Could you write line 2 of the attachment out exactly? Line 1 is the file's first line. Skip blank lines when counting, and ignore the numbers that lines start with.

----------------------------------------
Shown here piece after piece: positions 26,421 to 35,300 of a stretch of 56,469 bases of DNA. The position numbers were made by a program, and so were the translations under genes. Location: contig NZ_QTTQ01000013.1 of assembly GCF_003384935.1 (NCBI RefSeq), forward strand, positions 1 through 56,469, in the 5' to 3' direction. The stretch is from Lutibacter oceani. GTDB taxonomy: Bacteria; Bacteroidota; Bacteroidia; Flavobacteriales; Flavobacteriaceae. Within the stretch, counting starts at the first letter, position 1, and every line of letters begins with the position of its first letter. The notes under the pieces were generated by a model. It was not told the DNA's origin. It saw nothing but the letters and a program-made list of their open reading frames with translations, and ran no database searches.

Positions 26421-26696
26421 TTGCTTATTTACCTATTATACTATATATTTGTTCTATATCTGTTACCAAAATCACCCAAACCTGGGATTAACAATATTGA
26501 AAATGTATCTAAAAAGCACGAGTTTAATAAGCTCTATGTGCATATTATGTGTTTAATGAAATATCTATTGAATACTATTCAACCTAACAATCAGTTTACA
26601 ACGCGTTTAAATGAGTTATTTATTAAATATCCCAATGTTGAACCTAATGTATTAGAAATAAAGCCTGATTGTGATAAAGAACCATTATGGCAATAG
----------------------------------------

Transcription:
Positions 26421-26696